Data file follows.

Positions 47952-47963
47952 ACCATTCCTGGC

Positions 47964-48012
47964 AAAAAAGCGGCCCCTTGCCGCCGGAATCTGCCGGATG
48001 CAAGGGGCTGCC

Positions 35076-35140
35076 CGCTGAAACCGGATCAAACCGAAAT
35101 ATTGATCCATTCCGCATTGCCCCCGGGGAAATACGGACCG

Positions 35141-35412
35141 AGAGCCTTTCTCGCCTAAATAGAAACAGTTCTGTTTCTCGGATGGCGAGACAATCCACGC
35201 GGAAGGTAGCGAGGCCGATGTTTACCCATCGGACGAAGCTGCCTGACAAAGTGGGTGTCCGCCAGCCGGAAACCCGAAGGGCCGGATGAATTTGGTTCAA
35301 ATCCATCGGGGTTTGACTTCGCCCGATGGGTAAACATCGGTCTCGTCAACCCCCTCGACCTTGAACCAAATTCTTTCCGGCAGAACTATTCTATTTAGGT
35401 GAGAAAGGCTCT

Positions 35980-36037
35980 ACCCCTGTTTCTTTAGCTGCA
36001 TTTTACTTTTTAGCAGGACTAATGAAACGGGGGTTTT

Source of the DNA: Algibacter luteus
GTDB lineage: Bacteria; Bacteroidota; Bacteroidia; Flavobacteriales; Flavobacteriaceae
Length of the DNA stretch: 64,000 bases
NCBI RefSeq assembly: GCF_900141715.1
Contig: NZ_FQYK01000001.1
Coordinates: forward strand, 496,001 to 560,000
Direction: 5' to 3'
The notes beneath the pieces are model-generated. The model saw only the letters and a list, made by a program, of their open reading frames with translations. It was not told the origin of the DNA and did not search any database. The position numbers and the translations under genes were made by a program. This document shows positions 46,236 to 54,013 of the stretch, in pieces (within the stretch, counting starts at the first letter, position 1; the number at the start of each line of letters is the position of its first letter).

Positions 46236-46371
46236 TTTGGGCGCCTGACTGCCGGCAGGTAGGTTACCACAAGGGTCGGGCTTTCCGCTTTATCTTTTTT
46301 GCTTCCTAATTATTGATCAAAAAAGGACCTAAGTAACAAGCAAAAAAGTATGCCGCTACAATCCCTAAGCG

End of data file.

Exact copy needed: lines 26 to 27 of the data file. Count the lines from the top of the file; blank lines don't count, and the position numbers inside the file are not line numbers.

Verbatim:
46236 TTTGGGCGCCTGACTGCCGGCAGGTAGGTTACCACAAGGGTCGGGCTTTCCGCTTTATCTTTTTT
46301 GCTTCCTAATTATTGATCAAAAAAGGACCTAAGTAACAAGCAAAAAAGTATGCCGCTACAATCCCTAAGCG